The night of July 23, 2011, the area around the city of Wenzhou was drenched by thunderstorms. At around 8:30 p.m., bright light suddenly tore apart the darkness””not more lightning, but an enormous crash””one high speed train colliding into the rear of another. Together, these two trains were carrying more than 1,500 passengers. Several cars derailed and plunged off the viaduct, hitting the ground; one was left dangling over the bridge. At least 40 people were killed in the accident, and hundreds more were injured.
Going simply by casualties, the July 23 train collision was not the most horrific accident in China’s recent history, but its social impact was enormous, thanks to China’s burgeoning social media, especially weibo, or microblog. Less than 24 hours after the collision, the number of weibo posts about the accident carried by Sina, the biggest weibo operator in China, surpassed three million. Sina Weibo helped transform the occasion into a public crusade against the negligence, arrogance and dishonesty of the Chinese government, while highlighting one of China’s fundamental social conflicts: the country’s relentless pursuit of economic growth at the price of common people’s wellbeing.
For that, the July 23 Wenzhou train collision might go down in history not as an accident, but as a defining moment of weibo’s power. Foreign social media services, including Twitter and Facebook, are banned in China. China’s weibo services, originally an imitation of Twitter, first emerged in 2007. Adopting Twitter’s standard, each post on weibo cannot exceed 140 Chinese characters, which actually accounts for considerably more content than the same number of English alphabet letters””140 Chinese characters is equivalent to roughly 70 words.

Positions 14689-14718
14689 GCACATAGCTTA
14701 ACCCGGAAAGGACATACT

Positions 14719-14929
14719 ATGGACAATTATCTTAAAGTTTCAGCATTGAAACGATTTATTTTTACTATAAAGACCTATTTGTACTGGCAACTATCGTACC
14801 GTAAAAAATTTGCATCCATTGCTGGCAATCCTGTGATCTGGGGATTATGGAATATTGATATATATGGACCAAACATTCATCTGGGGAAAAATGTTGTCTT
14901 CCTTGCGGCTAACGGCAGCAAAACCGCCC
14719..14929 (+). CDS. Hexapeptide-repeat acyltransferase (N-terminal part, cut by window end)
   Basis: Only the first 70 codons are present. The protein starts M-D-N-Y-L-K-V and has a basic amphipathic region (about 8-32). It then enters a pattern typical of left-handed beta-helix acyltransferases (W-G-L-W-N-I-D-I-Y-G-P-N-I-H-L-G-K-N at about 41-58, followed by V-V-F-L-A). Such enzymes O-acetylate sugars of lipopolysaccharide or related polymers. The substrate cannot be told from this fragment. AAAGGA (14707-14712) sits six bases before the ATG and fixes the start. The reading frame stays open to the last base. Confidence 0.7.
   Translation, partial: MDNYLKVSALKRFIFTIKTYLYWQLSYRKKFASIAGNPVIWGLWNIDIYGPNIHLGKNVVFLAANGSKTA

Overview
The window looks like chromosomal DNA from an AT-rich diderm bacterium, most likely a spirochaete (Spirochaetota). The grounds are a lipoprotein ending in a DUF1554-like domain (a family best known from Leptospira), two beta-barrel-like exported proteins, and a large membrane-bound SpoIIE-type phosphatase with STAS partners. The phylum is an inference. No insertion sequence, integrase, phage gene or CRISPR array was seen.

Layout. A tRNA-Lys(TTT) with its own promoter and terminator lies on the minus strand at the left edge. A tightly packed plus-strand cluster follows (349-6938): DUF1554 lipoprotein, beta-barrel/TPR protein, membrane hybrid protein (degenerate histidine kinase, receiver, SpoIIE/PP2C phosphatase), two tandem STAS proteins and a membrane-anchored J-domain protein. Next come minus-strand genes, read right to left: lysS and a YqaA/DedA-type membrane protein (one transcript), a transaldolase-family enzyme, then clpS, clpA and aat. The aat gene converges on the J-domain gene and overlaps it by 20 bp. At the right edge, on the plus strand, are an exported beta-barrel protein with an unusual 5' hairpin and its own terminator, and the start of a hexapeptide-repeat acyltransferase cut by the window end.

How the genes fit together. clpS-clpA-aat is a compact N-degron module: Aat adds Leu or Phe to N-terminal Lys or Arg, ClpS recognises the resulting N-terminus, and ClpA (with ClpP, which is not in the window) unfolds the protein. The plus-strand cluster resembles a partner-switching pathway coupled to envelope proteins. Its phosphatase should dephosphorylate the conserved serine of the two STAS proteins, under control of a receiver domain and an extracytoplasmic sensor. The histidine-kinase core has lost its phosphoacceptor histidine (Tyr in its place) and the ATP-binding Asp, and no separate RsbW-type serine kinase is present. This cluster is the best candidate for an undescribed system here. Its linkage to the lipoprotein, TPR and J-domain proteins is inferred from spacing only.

What turned weibo into a national sensation was the launch of Sina Weibo in 2009, a service provided by China’s most influential web service and content provider, sina.com.cn. Within two years, Sina Weibo gained 300 million registered users, and the number has since been growing fast. Scholars use weibo to propagate their ideas, celebrities use it to connect with their fans, common folks use it to share moments of life, etc., etc. But they all use weibo, in one way or another, to criticize the authorities.
A Chinese TV journalist, for example, once investigated evidence of misconduct by a powerful real estate developer but was ordered to keep his findings off the air, so he posted the gist of the story on weibo. It was reposted dozens of times before the reporter deleted it at the request of a supervisor. He told me he at least felt some comfort that the public was not kept completely in the dark.
Indeed, like all mass media in China, weibo is subject to intense scrutiny of online censors known as the cybercops. Just how pervasive and effective are the cybercops? I once tested it myself.
On June 4, the anniversary of the 1989 pro-democratic demonstration in Tiananmen Square, I posted on weibo, from Kansas, the news of the death of Chen Xitong, who was the mayor of Beijing in 1989 and was seen as one of the top officials who supported the troops’ firing at the demonstrators. Within minutes, this post had more than 3000 views and was retweeted 34 times. About 15 minutes after I posted the news, I got a message from Sina Weibo telling me this post had been “encrypted,” meaning it could no longer be seen. In the spot of the post, a message read, “This post is not appropriate for public viewing and is blocked.”
But for me, 15 minutes is enough for getting the information out, and it is better than having no voice at all. That is why weibo is still vastly popular and powerful despite tight online censorship. For millions of weibo users, “to watch is a power,” a phrase referring to public attention on weibo. Every time someone reposts or comments on a weibo post, this generates more material in the public arena, and the public attention alone puts pressure on the authorities.
As long as the Chinese government does not formally ban weibo services, weibo will continue to function as a public forum for disseminating and discussing public issues of a broad range, including current news, providing a venue for opinions and information not available on traditional media. And hopefully, it will continue to facilitate social change.
Josie Liu is an assistant professor in the communication department.